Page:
How to build scheduled messages with the Sendbird UIKit for React
Scheduled messages: A powerful feature of in-app chat
Scheduled messages, a powerful tool for in-app chat, allow senders to reach recipients at the most appropriate time and deliver essential flexibility. Scheduling a message is both convenient for the sender and respectful to the recipient, especially when both are in different time zones. Scheduled messages are useful for healthcare organizations to send appointment reminders, fintech to send essential banking notifications, marketplaces to send promotional messages, and more.
It is important to note that scheduled messages are only available within group channels. Also, when sending a scheduled message, it must be scheduled past 5 minutes from the current time.
You may find it useful to watch the below video tutorial about implementing scheduled messages.
Let’s get started!
Getting started with scheduled messages
To get started, create a Sendbird account. Then create a new application and user in the Sendbird Dashboard. The dashboard is where you can access everything in your chat service. After creation, save the application ID that is generated to initialize the Chat SDK and UIKit in your application.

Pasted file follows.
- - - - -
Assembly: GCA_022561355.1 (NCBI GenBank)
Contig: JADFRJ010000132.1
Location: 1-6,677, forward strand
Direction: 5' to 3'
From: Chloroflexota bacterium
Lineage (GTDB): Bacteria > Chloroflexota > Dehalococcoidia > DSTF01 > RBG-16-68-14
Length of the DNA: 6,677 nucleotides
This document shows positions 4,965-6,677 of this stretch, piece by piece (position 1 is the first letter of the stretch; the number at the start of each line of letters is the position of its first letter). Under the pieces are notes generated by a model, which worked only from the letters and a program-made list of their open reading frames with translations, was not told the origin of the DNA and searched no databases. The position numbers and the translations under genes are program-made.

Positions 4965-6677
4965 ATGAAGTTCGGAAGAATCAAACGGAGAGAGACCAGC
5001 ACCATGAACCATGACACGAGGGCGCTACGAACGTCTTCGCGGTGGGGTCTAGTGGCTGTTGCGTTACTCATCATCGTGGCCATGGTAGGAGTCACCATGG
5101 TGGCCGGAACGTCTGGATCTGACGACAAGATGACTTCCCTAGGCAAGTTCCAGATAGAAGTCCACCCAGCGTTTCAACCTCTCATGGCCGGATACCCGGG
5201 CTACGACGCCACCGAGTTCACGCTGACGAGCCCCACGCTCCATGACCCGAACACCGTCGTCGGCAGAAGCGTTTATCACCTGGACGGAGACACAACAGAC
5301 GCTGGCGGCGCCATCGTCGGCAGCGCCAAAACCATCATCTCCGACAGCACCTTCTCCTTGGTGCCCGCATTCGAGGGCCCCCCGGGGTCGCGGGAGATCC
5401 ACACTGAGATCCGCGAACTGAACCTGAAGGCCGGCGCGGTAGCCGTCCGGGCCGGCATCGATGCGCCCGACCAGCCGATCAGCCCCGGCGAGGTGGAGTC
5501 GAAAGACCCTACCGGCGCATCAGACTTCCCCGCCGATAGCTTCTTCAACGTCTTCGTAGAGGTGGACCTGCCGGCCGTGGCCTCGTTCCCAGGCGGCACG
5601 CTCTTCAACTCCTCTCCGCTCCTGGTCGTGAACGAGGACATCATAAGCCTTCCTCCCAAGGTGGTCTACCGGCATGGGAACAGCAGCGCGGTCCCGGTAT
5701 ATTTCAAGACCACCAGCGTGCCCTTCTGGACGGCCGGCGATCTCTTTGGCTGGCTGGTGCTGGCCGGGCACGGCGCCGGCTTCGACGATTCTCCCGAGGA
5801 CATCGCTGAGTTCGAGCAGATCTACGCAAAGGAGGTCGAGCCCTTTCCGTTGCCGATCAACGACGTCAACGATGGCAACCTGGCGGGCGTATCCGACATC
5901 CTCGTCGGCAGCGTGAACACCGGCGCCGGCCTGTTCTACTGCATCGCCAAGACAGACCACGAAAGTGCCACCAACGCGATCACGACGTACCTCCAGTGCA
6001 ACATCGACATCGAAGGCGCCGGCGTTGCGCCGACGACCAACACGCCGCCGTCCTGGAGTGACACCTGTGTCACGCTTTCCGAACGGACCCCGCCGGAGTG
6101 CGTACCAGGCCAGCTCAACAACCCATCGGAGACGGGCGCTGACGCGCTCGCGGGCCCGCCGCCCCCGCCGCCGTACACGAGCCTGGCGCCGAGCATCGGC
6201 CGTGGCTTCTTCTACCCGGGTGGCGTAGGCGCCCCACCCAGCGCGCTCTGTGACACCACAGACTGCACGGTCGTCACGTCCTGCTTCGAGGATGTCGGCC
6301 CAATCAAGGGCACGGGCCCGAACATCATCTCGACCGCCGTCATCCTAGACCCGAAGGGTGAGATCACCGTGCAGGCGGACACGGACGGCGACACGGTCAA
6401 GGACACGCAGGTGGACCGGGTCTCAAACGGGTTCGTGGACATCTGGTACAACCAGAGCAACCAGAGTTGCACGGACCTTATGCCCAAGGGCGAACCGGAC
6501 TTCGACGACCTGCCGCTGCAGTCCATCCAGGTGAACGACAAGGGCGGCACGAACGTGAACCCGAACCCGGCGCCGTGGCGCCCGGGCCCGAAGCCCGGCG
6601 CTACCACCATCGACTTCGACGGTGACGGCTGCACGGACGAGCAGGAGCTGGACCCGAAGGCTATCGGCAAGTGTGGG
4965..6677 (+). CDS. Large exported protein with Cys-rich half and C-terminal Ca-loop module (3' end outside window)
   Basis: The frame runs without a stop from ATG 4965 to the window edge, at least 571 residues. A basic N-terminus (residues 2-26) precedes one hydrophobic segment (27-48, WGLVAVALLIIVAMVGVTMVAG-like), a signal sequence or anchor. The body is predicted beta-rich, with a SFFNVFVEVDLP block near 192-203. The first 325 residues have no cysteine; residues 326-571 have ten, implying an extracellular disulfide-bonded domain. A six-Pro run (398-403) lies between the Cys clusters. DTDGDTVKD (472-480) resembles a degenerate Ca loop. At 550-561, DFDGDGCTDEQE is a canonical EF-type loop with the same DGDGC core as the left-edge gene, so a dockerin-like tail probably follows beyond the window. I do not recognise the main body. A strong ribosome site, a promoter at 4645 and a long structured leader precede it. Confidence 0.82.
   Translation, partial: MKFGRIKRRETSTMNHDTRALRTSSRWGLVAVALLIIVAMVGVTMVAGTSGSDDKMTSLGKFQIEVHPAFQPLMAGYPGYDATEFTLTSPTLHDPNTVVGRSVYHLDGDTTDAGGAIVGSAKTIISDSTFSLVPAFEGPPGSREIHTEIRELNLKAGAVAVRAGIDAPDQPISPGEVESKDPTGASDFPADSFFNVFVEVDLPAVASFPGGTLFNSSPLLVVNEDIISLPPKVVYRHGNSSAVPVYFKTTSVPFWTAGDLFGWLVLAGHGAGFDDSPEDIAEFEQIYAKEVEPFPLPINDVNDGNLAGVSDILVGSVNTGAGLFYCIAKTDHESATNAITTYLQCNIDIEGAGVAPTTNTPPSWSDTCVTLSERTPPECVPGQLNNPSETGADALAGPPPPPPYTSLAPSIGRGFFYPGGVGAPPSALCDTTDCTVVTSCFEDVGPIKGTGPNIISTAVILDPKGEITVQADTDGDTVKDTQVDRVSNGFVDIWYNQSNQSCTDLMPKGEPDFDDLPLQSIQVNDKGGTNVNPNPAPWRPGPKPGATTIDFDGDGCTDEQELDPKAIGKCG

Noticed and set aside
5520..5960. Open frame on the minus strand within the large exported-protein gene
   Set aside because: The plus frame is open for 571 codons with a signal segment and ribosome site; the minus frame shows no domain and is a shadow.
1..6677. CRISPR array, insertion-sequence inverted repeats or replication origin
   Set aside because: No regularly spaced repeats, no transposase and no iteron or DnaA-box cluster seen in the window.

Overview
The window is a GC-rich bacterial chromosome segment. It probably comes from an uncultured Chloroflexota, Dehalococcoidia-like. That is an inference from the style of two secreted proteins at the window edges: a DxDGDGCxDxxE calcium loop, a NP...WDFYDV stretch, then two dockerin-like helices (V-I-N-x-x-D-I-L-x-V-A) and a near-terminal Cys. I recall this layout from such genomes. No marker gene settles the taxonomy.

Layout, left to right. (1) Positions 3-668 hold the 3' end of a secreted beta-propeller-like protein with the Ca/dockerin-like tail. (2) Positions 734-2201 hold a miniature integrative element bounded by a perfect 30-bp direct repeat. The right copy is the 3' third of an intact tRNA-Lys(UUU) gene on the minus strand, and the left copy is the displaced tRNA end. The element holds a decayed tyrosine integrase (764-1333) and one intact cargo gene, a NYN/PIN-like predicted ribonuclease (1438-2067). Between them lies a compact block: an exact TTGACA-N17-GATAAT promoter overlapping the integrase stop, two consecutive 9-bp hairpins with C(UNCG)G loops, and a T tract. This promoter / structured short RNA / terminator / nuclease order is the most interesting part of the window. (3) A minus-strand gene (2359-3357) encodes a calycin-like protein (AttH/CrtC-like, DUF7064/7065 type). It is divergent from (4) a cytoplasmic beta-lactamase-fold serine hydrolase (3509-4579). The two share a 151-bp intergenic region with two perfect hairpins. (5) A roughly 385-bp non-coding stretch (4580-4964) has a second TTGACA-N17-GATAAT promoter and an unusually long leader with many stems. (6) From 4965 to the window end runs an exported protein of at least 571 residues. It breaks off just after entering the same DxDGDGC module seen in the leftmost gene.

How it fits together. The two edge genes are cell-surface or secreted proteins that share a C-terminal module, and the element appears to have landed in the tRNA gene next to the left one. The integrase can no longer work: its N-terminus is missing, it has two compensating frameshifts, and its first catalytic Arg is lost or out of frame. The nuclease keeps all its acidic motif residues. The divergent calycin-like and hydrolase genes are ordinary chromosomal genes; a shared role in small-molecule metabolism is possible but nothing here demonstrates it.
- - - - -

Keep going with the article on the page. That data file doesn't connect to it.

This sample will be using Material UI so install the following:
Please refer to MUI docs about material UI icons.
Install dayjs to retrieve the date and time within the application:
In your application, create a .env file to store your App ID, user ID, nickname, and access token provided in the Sendbird dashboard. Then, import each variable into the App.js file to initialize the Chat SDK and UIKit.
In App.js, import the Sendbird Provider from UIKit, which will be the wrapper for our application. Create a new file called CustomizedApp.js and import it into App.js. CustomizedApp will be a child component of the SendbirdProvider and contain the ChannelList, Channel, and ChannelSettings components.
SendbirdProvider is the context provider for UIKit. Make sure to pass in the appId, userId, nickname, and accessToken to initialize UIKit.
Initialize the Sendbird Chat SDK for JS in the App.js file. Use the SendbirdChat.init function and pass in the appID and modules that will be used. To be able to use the GroupChannelModule in our application, pass the GroupChannelModule in as a module. With the return of SendbirdChat.init, we use it to call .connect and pass in the userID and accessToken.